I vaguely remember reading a pamphlet from the library on what parents can do to foster a child’s development, so I dress Oliver and myself in clothes from Clean Mountain and set off for the Whistler Public Library.

My query leads me to Jomichele Seidl, Youth Services Librarian, who gives me a copy of the pamphlet “Every Child Ready to Read”. She explains how parents can prepare their babies for being able to read by providing an environment where they can acquire language skills. Some of the helpful tips include: being face to face with your baby and having a “conversation”, which could be as simple as you talking, while they respond with coos, blinks and eyebrow raising; “narrate your life”, or describe what you’re doing and what’s going on around you; ask your baby lots of questions; read books every day, even to newborns; say nursery rhymes and emphasize rhyming words; speak in the language that is most comfortable for you; sing songs, which helps a child hear syllables in words because each syllable in a word gets a different note; have fun when you read, put excitement in your voice and make up voices for characters and animals; and while you read, make your child feel loved and special.

To my great relief, I realized I was already doing many of the suggested activities. When Oliver was first born I did find it strange to talk to him, but I soon grew comfortable in my one-way conversation, and now I’m always chit-chatting to him about the world around us; it’s a bit embarrassing when I have to tell complete strangers in the supermarket check-out that no, I wasn’t talking to them, I was talking to my baby. Oliver and I read every day too, although he approaches it as more of a sport than an intellectual effort, by spitting, kicking, bashing, ripping and chewing his books. As long as he’s having fun, we’ll read another book, but when he gets tired or disinterested we quit, because reading activities should always be enjoyable.

In addition to this handy pamphlet, the library also has board books for babies, children’s picture books, music CDs, and a collection of parenting books and DVDs. There is drop-in Toddler Story Time on Fridays from 10:30 a.m. to 11 a.m. which has a suggested age of 18 months-3 years, and a drop-in Preschool Story Time on Tuesdays from 1:30 p.m. to 2 for ages 3-5 years, as well as seasonal programs based on special themes.

In September, the Whistler Writers’ Group is tremendously honoured to have Paulette Bourgeois, author of Franklin the Turtle, here in Whistler for several readings and a workshop entitled, Writing for Young Adults during the Whistler Writers’ Festival, Sept. 14-16.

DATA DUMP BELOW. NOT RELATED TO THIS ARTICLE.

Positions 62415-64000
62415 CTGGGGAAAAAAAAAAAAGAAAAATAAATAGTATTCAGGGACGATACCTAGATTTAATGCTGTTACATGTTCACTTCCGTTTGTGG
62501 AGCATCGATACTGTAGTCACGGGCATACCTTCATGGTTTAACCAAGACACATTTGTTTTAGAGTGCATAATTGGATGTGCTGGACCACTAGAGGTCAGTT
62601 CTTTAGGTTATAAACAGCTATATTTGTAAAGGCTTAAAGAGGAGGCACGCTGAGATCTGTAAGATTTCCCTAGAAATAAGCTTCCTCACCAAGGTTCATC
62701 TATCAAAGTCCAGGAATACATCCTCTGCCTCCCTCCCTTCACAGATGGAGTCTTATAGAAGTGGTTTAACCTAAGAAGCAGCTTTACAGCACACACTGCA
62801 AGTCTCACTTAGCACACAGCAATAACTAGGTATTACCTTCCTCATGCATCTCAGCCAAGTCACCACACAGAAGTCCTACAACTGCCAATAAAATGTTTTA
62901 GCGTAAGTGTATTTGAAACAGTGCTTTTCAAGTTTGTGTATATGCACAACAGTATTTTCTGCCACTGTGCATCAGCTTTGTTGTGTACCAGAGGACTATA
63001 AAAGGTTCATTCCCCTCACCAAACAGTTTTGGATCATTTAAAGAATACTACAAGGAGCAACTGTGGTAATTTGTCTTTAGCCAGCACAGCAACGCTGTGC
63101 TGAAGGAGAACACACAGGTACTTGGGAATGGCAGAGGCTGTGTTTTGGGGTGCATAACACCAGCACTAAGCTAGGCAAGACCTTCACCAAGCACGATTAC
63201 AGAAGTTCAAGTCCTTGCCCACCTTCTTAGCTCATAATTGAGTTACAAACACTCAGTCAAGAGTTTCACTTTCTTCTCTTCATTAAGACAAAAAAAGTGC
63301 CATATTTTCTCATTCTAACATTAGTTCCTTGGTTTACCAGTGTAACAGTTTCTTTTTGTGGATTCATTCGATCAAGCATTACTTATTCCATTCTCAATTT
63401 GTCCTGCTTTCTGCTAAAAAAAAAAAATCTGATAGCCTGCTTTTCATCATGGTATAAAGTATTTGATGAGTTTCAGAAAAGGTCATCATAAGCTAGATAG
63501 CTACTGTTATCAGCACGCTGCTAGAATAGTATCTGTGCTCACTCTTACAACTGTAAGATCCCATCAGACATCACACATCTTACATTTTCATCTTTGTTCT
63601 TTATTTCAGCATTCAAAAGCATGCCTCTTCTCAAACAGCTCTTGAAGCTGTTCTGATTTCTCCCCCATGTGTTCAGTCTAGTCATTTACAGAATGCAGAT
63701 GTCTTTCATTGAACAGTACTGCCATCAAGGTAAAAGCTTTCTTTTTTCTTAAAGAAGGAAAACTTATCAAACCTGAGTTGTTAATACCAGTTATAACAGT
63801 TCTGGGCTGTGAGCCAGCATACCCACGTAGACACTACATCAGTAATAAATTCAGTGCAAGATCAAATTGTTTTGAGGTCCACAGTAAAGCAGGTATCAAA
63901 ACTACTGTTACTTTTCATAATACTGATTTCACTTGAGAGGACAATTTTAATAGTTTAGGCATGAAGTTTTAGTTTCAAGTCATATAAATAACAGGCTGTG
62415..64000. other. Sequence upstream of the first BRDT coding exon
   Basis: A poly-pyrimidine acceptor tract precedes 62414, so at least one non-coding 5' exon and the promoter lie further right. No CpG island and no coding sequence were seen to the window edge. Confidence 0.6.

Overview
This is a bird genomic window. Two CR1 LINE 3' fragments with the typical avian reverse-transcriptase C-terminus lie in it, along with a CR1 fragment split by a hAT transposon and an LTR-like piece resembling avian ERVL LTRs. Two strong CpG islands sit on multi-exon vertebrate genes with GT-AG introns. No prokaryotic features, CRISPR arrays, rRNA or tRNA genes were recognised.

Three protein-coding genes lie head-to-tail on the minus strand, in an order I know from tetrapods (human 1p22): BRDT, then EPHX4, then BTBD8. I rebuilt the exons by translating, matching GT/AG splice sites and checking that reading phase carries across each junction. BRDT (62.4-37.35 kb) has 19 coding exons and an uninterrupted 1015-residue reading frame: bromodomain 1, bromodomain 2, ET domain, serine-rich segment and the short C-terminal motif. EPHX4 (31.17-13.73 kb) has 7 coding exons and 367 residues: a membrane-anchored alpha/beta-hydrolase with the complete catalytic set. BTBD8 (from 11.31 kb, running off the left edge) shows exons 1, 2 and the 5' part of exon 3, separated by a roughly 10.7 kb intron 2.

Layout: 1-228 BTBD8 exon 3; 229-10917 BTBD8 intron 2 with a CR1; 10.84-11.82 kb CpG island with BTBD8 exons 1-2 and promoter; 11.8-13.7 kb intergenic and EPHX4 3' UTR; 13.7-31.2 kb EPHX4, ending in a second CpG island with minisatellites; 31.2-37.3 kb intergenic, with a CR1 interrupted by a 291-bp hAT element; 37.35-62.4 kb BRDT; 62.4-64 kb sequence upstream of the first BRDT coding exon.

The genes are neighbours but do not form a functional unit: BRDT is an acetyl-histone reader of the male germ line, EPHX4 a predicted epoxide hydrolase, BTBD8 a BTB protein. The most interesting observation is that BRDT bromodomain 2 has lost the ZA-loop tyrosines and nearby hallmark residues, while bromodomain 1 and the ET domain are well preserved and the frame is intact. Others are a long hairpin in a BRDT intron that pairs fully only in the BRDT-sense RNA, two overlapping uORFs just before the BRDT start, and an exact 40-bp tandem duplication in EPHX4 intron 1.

Bourgeois has two children of her own, and talked about her personal experiences of reading to them. “When my children were very young, they put everything into their mouths and cared more about how the books tasted than their literary value! I always loved the quiet, shared moments of reading with my children. It was a time to cuddle while exploring wonderful new worlds of sounds, images, and experiences. I think there are two very valuable things that parents can do to encourage children and reading. The first is to be a reader yourself so that children see that reading, whether it is the newspaper, a magazine, nonfiction or fiction, is important and enjoyable. The second is to tell stories about yourself, your world and your family and to encourage children to do the same. The oral tradition of storytelling sets the stage for reading and writing.

“When my children were in public school, we had a cottage without a television. Many evenings we would sit by the fire, taking turns reading aloud classics, such as Treasure Island, with dramatic flourish. The children often added home-made props or costumes and I think we all remember these times as better than any DVD we might have watched instead of reading.”

While Bourgeois is in Whistler, she’ll also be our first writer-in-residence, and will be holding story critiques at an artists’ cabin by Alta Lake for the month of September. I’m eagerly looking forward to being one of the participating writers, as she’ll be reading and suggesting edits to my children’s novel. My dream is that someday the book — a fantasy based loosely on my childhood — will be published, hopefully in time for Oliver to read!

The Whistler Readers and Writers Festival is Sept. 14 th through 16 th . For a complete listing and description of the seminars and readings available, visit To register contact Stella Harvey at